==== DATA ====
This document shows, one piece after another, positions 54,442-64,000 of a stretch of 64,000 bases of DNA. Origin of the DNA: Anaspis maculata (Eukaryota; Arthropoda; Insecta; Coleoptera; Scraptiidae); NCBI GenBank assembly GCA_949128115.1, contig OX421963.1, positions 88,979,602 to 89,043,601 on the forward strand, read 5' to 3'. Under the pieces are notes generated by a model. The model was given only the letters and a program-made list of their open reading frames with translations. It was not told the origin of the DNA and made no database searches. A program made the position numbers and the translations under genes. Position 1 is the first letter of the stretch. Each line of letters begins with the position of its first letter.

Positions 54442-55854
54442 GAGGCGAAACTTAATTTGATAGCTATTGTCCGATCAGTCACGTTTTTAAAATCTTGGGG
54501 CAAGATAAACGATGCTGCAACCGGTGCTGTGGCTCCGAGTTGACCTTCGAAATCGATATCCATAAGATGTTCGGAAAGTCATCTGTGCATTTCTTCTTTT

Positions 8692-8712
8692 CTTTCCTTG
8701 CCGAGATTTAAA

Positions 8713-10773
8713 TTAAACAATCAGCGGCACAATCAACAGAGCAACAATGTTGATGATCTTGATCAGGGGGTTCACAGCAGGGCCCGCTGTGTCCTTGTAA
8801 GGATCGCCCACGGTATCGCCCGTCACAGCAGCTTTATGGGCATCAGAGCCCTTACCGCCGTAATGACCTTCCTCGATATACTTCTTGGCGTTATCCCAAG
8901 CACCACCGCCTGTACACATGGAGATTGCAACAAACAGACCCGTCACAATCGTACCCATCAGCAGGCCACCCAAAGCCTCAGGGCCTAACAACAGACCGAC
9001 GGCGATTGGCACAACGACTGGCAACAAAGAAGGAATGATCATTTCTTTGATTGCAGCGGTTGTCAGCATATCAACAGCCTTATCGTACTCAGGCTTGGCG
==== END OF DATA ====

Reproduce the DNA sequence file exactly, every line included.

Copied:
This document shows, one piece after another, positions 54,442-64,000 of a stretch of 64,000 bases of DNA. Origin of the DNA: Anaspis maculata (Eukaryota; Arthropoda; Insecta; Coleoptera; Scraptiidae); NCBI GenBank assembly GCA_949128115.1, contig OX421963.1, positions 88,979,602 to 89,043,601 on the forward strand, read 5' to 3'. Under the pieces are notes generated by a model. The model was given only the letters and a program-made list of their open reading frames with translations. It was not told the origin of the DNA and made no database searches. A program made the position numbers and the translations under genes. Position 1 is the first letter of the stretch. Each line of letters begins with the position of its first letter.

Positions 54442-55854
54442 GAGGCGAAACTTAATTTGATAGCTATTGTCCGATCAGTCACGTTTTTAAAATCTTGGGG
54501 CAAGATAAACGATGCTGCAACCGGTGCTGTGGCTCCGAGTTGACCTTCGAAATCGATATCCATAAGATGTTCGGAAAGTCATCTGTGCATTTCTTCTTTT

Positions 8692-8712
8692 CTTTCCTTG
8701 CCGAGATTTAAA

Positions 8713-10773
8713 TTAAACAATCAGCGGCACAATCAACAGAGCAACAATGTTGATGATCTTGATCAGGGGGTTCACAGCAGGGCCCGCTGTGTCCTTGTAA
8801 GGATCGCCCACGGTATCGCCCGTCACAGCAGCTTTATGGGCATCAGAGCCCTTACCGCCGTAATGACCTTCCTCGATATACTTCTTGGCGTTATCCCAAG
8901 CACCACCGCCTGTACACATGGAGATTGCAACAAACAGACCCGTCACAATCGTACCCATCAGCAGGCCACCCAAAGCCTCAGGGCCTAACAACAGACCGAC
9001 GGCGATTGGCACAACGACTGGCAACAAAGAAGGAATGATCATTTCTTTGATTGCAGCGGTTGTCAGCATATCAACAGCCTTATCGTACTCAGGCTTGGCG